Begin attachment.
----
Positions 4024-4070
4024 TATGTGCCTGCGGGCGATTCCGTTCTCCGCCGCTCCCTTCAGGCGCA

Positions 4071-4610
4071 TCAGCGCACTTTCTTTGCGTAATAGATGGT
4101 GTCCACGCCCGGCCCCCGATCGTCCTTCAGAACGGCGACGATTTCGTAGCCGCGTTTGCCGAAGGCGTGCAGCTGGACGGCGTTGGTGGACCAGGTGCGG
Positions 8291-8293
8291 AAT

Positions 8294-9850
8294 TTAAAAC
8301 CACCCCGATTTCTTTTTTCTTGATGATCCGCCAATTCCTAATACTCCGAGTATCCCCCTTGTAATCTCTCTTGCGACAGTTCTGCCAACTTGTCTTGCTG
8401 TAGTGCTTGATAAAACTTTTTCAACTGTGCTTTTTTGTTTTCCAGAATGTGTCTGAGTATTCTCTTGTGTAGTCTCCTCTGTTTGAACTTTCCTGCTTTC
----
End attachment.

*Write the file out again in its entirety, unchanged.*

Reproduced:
Positions 4024-4070
4024 TATGTGCCTGCGGGCGATTCCGTTCTCCGCCGCTCCCTTCAGGCGCA

Positions 4071-4610
4071 TCAGCGCACTTTCTTTGCGTAATAGATGGT
4101 GTCCACGCCCGGCCCCCGATCGTCCTTCAGAACGGCGACGATTTCGTAGCCGCGTTTGCCGAAGGCGTGCAGCTGGACGGCGTTGGTGGACCAGGTGCGG
Positions 8291-8293
8291 AAT

Positions 8294-9850
8294 TTAAAAC
8301 CACCCCGATTTCTTTTTTCTTGATGATCCGCCAATTCCTAATACTCCGAGTATCCCCCTTGTAATCTCTCTTGCGACAGTTCTGCCAACTTGTCTTGCTG
8401 TAGTGCTTGATAAAACTTTTTCAACTGTGCTTTTTTGTTTTCCAGAATGTGTCTGAGTATTCTCTTGTGTAGTCTCCTCTGTTTGAACTTTCCTGCTTTC